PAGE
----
Although recent actions, including US export controls on Huawei and other Chinese technology companies, have impacted Japan’s economy and the political calculus for future relations, Yoshihide Suga’s government will likely continue to balance its respective relationships with the US and China. Neither nation is seen as the sole long-term solution to Japan’s vision of political primacy, but rather as a realistic means to reestablish a powerful and independent Japan. Yoshihide Suga will draw upon all internal and external resources to resolve domestic issues and reshape foreign policy within the region.
Author: Alex Hurley
Germany’s Chancellor Angela Merkel headlined a virtual summit meeting with President Xi Jinping last month to expedite the Comprehensive Agreement on Investment (CAI) between the European Union and China. The September 2020 summit was meant to conclude seven years of protracted talks surrounding the expansion of Chinese market access for EU investors, the removal and reduction of forced technology transfers (FTT), and future trade relations between the two partners. While patience may be virtuous, particularly when commercial diplomacy talks can cement trade rules for decades at a time, this current round of talks revealed a conspicuous reality for the world’s largest trading bloc – its uncomfortable position between the US and China.
Over the last decade, Beijing has spent billions of dollars developing AI technologies to become a global leader in autonomous vehicles. If domestic tech giants can lower the marginal cost of AVs, offer a safe and secure form of autonomous transportation, and secure full-scale adoption within the world’s largest consumer market, China will revolutionize the automotive industry and earn trillions in revenues.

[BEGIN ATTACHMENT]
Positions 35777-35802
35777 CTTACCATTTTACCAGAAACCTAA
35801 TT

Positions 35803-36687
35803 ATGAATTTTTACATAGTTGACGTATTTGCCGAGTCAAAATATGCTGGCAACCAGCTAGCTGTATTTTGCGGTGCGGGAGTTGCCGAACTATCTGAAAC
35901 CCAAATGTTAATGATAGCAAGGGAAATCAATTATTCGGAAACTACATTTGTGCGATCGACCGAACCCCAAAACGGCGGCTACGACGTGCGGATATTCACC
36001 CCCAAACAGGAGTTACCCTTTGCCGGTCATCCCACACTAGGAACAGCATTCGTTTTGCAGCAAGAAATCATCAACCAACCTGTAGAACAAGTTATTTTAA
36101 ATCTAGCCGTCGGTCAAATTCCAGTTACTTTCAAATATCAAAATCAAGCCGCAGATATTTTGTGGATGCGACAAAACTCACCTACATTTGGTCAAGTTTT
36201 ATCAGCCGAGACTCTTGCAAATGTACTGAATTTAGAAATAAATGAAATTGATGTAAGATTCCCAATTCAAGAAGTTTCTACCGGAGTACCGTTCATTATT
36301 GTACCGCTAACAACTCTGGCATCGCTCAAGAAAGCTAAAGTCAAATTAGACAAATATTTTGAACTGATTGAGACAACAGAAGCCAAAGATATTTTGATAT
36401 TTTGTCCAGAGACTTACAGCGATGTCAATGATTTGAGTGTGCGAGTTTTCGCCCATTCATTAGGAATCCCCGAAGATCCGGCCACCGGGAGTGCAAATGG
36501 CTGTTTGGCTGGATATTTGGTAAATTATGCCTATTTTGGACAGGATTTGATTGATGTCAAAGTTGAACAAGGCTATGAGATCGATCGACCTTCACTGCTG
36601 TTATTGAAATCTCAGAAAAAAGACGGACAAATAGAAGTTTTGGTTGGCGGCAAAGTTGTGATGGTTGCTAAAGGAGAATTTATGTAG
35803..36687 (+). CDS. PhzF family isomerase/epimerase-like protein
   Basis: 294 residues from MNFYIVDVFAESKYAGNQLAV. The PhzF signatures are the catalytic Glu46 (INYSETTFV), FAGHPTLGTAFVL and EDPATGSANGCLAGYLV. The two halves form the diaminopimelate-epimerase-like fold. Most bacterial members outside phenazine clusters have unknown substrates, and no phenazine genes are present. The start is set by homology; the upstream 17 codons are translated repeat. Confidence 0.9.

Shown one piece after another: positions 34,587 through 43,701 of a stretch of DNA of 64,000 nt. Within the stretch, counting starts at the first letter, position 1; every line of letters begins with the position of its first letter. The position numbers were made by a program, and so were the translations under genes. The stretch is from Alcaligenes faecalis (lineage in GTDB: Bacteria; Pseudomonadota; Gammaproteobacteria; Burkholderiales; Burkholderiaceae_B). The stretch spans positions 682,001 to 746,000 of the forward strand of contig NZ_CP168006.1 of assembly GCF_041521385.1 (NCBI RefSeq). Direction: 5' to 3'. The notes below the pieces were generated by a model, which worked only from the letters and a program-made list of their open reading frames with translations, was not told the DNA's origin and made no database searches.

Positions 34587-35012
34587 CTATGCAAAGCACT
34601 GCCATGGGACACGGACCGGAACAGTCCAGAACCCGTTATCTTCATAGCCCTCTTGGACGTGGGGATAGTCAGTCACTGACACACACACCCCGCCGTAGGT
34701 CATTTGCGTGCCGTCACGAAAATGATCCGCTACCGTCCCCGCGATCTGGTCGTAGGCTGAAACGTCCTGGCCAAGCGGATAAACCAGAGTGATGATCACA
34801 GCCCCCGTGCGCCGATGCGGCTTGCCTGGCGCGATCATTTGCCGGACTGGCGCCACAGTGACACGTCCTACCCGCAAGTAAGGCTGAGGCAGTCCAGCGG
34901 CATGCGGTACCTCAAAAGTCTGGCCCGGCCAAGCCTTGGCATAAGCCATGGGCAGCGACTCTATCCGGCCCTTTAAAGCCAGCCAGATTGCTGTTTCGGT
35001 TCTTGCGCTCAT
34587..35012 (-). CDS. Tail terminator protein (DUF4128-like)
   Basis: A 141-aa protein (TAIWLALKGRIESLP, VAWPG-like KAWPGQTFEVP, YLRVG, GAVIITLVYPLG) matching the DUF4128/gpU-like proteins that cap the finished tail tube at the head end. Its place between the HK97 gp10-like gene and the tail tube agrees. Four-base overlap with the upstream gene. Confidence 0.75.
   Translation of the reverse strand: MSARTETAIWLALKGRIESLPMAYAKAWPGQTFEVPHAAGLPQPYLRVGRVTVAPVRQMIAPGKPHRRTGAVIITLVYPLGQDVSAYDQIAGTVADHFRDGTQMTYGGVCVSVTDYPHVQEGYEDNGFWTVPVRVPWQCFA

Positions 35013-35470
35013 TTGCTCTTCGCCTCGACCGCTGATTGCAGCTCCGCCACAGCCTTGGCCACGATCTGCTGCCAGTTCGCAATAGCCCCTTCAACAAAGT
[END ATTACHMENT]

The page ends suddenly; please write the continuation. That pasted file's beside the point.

CvT: A Grand Strategy – How Diplomacy and Traditional Alliances Will Decide US Hegemony in Southeast Asia
Maintaining a strong military presence coupled with improved statecraft can allow Washington to influence other nations and their conflicts, which ultimately may increase American stature in a region where head-to-head military engagements between the US and China would lead to “mutually assured destruction.” If Washington takes more decisive action to marry political operations with military strategy and re-asserts the importance of diplomatic relations alongside a grand strategy, Beijing will face a transformed adversary that can challenge the PRC’s supremacy in Southeast Asia.
Huawei’s global rise as a leader in 5G technology creates an opportunity for Washington to bring China back to the foreign policy table. Instead of instituting economic sanctions that indirectly hamper US innovation while driving Chinese progress, Washington should engage China in the evolving arms-race of 5G technology. With an active role contributing to global 5G standards, US companies can use their expertise in semiconductor production technology to guide global discourse while US regulators focus on intellectual property theft and other trade infringements.
US sanctions designed to limit China’s access to cutting edge semiconductor technology have challenged Beijing’s ambition for technological hegemony. Even with significant state-backed investment over the past 30 years, China’s semiconductor industry still lacks the capabilities necessary to compete in the global marketplace. The current economic and political environment poses an ultimatum for the country: innovate or fall behind.
The Hong Kong national security law created a series of provisions that restrict the flow of information and suppress the civil unrest within the region. In the short term, this new law has had a profound impact on the business landscape, creating a series of winners which seek to expand their market share in the local marketplace. In the long term, it will reform the technology landscape in Hong Kong for years to come.